“With some apartment sizes, they want to ship an arm and a leg a very long way,” she said.

Vouchers issued by Concord Housing require tenants to pay 40% of their adjusted monthly income towards rent. Tenants cannot exceed this income limit, which means they cannot pay landlords out of their pocket for expenses that exceed the coupon rate.

Even if Johnson had $200 a month to cover the difference between $1,800 in rent and a $1,596 voucher, you wouldn’t be able to rent that property based on housing authority rules.

She has 120 days to use the coupon before it expires. If she is unlucky before then, she can ask Concord Housing for an extension in 30-day increments.

Stay in Concord

Johnson knows she can find more affordable apartments outside of Concord. But that would require uprooting her children and herself into unfamiliar territory.

“I’m looking forward to staying inside Concord because that’s where my kids go to school, that’s where I work, that’s where my church is,” she said. “I am already in Concorde.”

The same is true of Mark Boissy, as he struggles to find stable housing in his hometown. He grew up in Concord, where he lived away from the state home as a child. Now, he sleeps in a tent behind Everett Arena.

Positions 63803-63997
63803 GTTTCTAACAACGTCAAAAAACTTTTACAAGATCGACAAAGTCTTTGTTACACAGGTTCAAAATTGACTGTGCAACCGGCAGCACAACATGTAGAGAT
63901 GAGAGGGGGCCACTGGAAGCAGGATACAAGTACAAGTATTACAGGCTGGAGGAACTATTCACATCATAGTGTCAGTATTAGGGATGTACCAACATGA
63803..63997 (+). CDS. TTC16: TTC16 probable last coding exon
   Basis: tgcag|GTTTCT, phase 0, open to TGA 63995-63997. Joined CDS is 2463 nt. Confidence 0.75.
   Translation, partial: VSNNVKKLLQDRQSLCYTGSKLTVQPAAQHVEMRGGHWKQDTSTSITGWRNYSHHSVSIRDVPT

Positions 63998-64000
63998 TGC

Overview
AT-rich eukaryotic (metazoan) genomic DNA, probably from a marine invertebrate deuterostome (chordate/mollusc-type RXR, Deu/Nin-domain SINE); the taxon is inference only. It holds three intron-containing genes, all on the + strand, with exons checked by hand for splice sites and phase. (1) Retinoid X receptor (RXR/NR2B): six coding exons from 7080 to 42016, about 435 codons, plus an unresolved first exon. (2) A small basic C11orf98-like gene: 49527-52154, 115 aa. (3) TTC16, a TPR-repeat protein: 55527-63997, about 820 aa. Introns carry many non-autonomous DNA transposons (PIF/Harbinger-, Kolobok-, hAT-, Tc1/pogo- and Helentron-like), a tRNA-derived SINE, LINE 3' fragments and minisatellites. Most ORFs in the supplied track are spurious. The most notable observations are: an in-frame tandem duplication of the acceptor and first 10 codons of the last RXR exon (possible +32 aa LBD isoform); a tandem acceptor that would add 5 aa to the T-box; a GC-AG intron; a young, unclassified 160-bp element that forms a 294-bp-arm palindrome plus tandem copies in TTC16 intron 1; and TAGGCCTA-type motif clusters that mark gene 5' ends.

“I was ready to go to a third world country, I searched for it on the internet like Thailand, Vietnam, Laos and the Philippines, where I can live on $200 a month,” he said. “I can actually get an apartment that I can’t do in Concord New Hampshire or anywhere in the United States.”

In May, Concord Housing stopped receiving applications for vouchers due to a shortage of available housing in the area. The vacancy rate for an apartment in Merrimack County is 0.3%, according to NH Housing. Nationally, the rental vacancy rate was 5.8%.

Boissy will turn 65 in December. Since he was laid off from his job in 2016, he’s been in and out of residence. He worries about where he will sleep when the temperatures drop.

“With winter coming on, I can’t be in a tent that’s over 65,” he said.

Apply for help

Boissy’s situation also highlights the intricacies of rental assistance programs. Just last year, he thought he made it to the top of the waiting list for a studio apartment. But when he asked the New Hampshire Housing Authority about his situation, he said he was told it was not on any list.

“How can a man from New Hampshire like me–I grew up here in Concord up the street from State House–not even be treated?” He said. “They didn’t even put me down for one night.”